Sundays are all about collecting stories and stats, angles and observations. Mondays are about clearing the notebook. Here are some themes that had my attention during Week 5 of the elegant violence.
Backfields are more crowded than ever in today's NFL, but let's make sure we spin this the right way. Our decisions become harder to make, sure, but there's still production out there for the shrewd owner to grab.
Check out the scoring from Y! games Sunday and you'll get the lay of the land - 12 of the top 30 backs are No. 2 options (or at least perceived to be the less-desirable runner in the backfield). And while it may seem like a crap shoot gambling on secondary backs as fantasy plays, there are some rules of thumb to follow:
• Target secondary backs from teams that are heavily favored. You can be confident that the running game won't be junked by the game situation, and a big lead generally funnels to lots of running late (that's where the easier yards are; defensive fronts get tired and often pack it in at the end of the day). Week 5 hits: Felix Jones (albeit his touchdown came early), DeAngelo Williams (technically the starter but treated like a No. 2 in the fantasy community). Derrick Ward didn't have a gigantic day but he will often apply to this principle.
• Target secondary backs who are working behind a nicked-up or short-leash starter. This gets you to Le'Ron McClain in Baltimore (Willis McGahee is nicked), or Sammy Morris in New England (the Patriots clearly don't trust Laurence Maroney).
• Consider runners used on third down and at the goal line. Tim Hightower is always a viable play because of this (more on him in a minute), and look how much the Patriots seem to trust Kevin Faulk. McClain applies, again. Deuce McAllister figures to see tough sledding tonight, but he might be worth a shot in other matchups.
• Consider players who can catch the ball. This becomes even more important if your spec play is on a team not expected to win. Warrick Dunn steals some value here. Faulk's utility applies in New England.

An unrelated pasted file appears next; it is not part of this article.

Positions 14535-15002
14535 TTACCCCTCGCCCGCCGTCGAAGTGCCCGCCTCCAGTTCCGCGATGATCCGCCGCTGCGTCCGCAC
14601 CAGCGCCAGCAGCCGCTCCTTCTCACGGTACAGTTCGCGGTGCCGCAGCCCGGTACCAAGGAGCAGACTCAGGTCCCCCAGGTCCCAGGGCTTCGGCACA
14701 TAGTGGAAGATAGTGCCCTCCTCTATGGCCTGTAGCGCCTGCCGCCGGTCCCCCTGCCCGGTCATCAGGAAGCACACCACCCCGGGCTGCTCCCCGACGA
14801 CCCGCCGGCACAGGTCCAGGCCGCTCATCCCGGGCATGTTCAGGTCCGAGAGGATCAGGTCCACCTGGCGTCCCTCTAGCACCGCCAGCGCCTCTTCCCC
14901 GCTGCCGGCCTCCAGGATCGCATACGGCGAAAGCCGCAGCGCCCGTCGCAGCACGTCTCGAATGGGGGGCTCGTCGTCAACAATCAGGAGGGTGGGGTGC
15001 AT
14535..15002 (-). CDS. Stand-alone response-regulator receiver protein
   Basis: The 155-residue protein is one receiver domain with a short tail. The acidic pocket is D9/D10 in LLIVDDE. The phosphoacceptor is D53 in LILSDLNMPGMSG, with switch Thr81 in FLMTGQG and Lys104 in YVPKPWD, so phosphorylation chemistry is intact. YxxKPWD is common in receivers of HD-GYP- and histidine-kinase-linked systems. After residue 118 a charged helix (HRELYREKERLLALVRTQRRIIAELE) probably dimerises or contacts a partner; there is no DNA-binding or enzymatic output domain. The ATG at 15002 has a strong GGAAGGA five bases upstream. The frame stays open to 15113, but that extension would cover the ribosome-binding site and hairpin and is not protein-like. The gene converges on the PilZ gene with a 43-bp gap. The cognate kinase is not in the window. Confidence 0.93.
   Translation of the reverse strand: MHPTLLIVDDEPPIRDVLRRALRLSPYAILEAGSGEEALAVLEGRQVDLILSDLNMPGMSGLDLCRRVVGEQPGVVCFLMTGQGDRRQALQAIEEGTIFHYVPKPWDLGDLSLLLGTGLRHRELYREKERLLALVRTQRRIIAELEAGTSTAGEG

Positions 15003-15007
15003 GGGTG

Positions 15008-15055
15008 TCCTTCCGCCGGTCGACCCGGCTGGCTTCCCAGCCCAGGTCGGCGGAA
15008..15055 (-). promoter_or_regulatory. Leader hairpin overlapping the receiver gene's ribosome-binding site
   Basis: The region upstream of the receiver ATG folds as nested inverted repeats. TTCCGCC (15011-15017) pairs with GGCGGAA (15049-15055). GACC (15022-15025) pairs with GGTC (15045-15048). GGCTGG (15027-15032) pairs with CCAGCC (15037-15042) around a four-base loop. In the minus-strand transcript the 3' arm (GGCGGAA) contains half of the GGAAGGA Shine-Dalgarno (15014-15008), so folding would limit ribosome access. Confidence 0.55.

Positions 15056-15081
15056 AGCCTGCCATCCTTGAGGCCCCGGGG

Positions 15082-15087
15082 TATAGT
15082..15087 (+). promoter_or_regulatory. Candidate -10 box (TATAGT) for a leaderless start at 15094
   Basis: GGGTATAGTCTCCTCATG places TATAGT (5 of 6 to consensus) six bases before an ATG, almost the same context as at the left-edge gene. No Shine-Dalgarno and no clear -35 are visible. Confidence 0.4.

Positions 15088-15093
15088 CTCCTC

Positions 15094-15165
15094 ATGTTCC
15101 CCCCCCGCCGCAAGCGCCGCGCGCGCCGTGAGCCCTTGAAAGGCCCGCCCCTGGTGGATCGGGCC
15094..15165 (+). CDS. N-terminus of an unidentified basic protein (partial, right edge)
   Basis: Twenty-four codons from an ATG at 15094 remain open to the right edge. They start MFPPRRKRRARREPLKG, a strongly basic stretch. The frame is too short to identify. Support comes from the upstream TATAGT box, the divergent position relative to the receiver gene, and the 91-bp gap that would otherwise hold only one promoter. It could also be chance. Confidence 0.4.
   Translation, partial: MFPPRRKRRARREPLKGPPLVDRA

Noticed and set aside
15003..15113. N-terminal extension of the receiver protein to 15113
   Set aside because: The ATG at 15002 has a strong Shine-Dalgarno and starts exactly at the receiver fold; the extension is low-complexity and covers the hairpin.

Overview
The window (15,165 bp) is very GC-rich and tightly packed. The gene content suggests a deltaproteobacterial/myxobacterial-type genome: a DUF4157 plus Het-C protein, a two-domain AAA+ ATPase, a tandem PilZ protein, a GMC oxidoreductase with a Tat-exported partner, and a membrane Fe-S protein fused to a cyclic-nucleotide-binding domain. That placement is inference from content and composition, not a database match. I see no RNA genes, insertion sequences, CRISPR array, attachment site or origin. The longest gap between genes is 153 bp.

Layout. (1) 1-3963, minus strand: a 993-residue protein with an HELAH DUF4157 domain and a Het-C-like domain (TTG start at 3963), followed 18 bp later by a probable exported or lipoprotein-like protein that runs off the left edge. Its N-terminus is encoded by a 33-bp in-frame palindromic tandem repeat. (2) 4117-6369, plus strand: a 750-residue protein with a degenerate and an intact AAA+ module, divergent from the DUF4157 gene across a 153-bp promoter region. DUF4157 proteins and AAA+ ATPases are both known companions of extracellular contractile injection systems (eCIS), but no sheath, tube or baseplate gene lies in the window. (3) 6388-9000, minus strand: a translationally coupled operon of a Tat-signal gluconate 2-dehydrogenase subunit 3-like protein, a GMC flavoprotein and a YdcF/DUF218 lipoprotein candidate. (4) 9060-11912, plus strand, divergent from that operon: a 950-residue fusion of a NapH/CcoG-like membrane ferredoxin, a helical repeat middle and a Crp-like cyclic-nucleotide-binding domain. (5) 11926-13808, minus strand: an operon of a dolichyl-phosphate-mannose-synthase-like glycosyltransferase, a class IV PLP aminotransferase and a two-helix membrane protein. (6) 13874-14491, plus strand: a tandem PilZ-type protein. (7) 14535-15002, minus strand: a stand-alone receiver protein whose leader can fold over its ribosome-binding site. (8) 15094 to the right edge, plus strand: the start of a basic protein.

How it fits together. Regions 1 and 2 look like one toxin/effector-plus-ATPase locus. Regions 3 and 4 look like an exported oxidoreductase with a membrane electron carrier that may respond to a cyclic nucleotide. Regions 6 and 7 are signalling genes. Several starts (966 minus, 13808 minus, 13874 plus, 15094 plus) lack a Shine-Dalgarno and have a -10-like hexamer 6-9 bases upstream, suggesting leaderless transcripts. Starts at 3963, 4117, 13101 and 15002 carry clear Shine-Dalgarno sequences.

I know a lot of you pine for the good ol' days where you could roll out two dominant backs and just steamroll over everyone, but the game has been different for a few years now. No worries, we'll roll with it. For my money, I think it's more fun to win a game with a spec-play or a waiver-wire gem, anyway.
Hightower is averaging just 3.1 yards a carry but he's impressed me every week with his physicality, versatility and football IQ. The Cardinals obviously think very highly of him because they use him in so many money spots: on third down, on passing downs, at the goal line. In a keeper or dynasty league, keep this guy under lock and key.
Jones might be the second-most exciting runner in the league right now (I'm not saying second-best, mind you; this is strictly an entertainment call). Whenever I see No. 28 on the field, I'm postponing all other activities until he's out of the game. Jones has barely seen the ball in five weeks of NFL play, and he's already scored touchdowns from 11, 33, 60 and 98 yards away. Get the idea Oakland took the wrong running back from Arkansas?
• The Seahawks looked like zombies somewhere in the swamps of Jersey, and the Chargers certainly didn't have their best day in Miami. I'm telling you, friends, there's something to this body clock thing - west coast teams asked to play at 10 a.m. body time often wind up playing like absolute dirt. From a fairness perspective I think the league should consider making some of these games later starts, but organizations have to consider the dynamic, too - perhaps it makes sense to get to the east coast city a day earlier than usual.
• Clinton Portis isn't the best running back in fantasy but if I needed just one back to win a real game tomorrow, he's my pick. A consistent pile mover, durable enough to handle a heavy workload (remember he topped the league in carries last year), a handy receiver, and fantastic against the blitz - that's the full package. I'll try not to keep repeating this love letter to Portis every Monday, but if someone is going to play at this high a level, it's hard not to talk about it.
• Andre Johnson made all the catches Sunday that he didn't make for Matt Schaub two weeks ago. He's back. The "beast" tag gets tossed around too liberally these days, but when Johnson's on his game he truly is uncoverable, a nightmare combination of size, speed and power.